RE: No consensus on draft findings on Unsafe Methods (whenToUseGe t-7)

The discussion on this thread hinges on the intent and interpretation of the
two priniples in the draft at:

 - safe methods (GET/HEAD) should be used for safe operations: read, query,
view, ask, lookup 
 - safe methods must not be used for unsafe operations: write, update,
modify, tell, buy, agree 

The first of these can be read two way:
	a) when using GET/HEAD you should be doing something that is 'safe'.
   or b) the *only* methods you should be using for 'safe' operations are

So it would be good to get the intended emphasis straightened out.

It also seems evident that folks do use POST for some things that are
considered 'safe' and the there seems to be some acknowledgment that this is
not an unreasonable thing to do. 

So... it might be worth adding a clause to the effect that:

	"POST may be used for 'safe' operations" 

and detail the circumstances when this would be reasonable, those when it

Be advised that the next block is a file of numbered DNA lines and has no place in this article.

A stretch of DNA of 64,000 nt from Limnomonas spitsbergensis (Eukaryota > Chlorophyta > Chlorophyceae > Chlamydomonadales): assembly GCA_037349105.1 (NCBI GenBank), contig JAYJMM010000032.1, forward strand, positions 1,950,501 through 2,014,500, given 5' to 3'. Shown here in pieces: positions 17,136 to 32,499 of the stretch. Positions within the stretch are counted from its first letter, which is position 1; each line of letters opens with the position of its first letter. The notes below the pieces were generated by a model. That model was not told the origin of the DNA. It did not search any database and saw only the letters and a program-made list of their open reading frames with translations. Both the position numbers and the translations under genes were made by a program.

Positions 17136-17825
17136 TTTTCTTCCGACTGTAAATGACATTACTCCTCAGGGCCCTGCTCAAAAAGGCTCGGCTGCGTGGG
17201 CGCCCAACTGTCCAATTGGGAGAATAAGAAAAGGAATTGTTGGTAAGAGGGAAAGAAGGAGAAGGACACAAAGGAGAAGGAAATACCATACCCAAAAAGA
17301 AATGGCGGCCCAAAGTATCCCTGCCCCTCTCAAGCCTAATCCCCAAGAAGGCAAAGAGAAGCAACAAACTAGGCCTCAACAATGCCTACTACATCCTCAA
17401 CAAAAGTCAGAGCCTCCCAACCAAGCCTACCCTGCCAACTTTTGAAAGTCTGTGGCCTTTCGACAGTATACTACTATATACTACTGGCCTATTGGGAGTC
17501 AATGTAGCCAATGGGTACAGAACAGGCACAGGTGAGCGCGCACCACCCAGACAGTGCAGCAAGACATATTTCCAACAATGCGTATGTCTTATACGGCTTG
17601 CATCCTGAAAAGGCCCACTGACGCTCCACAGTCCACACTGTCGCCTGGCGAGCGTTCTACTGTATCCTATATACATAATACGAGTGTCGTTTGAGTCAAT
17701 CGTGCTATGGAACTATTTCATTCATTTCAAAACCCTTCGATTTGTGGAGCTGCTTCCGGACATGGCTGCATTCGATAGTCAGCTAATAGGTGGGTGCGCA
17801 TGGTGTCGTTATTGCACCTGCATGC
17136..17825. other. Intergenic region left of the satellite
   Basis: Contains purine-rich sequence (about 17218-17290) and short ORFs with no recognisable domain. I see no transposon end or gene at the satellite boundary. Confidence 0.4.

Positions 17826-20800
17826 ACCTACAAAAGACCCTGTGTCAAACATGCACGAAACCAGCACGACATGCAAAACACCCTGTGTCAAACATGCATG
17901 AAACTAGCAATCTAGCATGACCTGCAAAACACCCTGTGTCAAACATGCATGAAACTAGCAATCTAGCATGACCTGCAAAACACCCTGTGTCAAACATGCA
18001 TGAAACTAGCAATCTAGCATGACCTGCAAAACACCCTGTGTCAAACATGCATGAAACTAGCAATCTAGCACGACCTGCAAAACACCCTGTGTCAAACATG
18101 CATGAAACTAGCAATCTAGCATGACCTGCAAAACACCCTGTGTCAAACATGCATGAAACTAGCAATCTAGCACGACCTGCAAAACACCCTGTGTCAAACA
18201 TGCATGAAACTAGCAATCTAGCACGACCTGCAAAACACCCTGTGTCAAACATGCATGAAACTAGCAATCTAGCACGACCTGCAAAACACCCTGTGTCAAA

would not and what is lost if in inappropriate choice is made.



> -----Original Message-----
> From: Larry Masinter []
> Sent: 22 April 2002 06:16
> To: 'Tim Bray'
> Cc:
> Subject: RE: No consensus on draft findings on Unsafe Methods
> (whenToUseGet-7)
> I'm still missing the place where "all safe operations should
> use GET" is justified as a piece of web architecture.
> I've seen what seems to me to be argument-by-assertion:
> ("it's part of the web architecture because  it's part of the web
> or argument-by-assumption:
> ("if we assume that all safe operations should use GET,
> then all safe operations should use GET").
> > It's precisely the job of the TAG to worry about web architecture,
> > especially when it appears that other WGs are blowing it off.
> The 'it' makes it sound like there _is_ a web
> architecture, and the job of the TAG is to describe it.
> But surely there's no intrinsic web architecture,
> there are a bunch of separately evolving bits and pieces:
> URIs, XML, HTTP, etc., all designed by committee.
> The job of the TAG is to propose architectural principles that
> are effective (they actually work, are implementable, can be
> supported) as well as leading (cause the right new work to
> happen.)
> "All safe operations should use GET" doesn't seem to fit
> within those constraints: while it sounds nice in principle,
> there are ample drawbacks to enforcing it, even for SOAP.
> Leadership is the skill of getting others to follow.
> Unimplementable findings aren't a good way to lead.
> Larry
> -- 

Received on Monday, 22 April 2002 06:10:17 UTC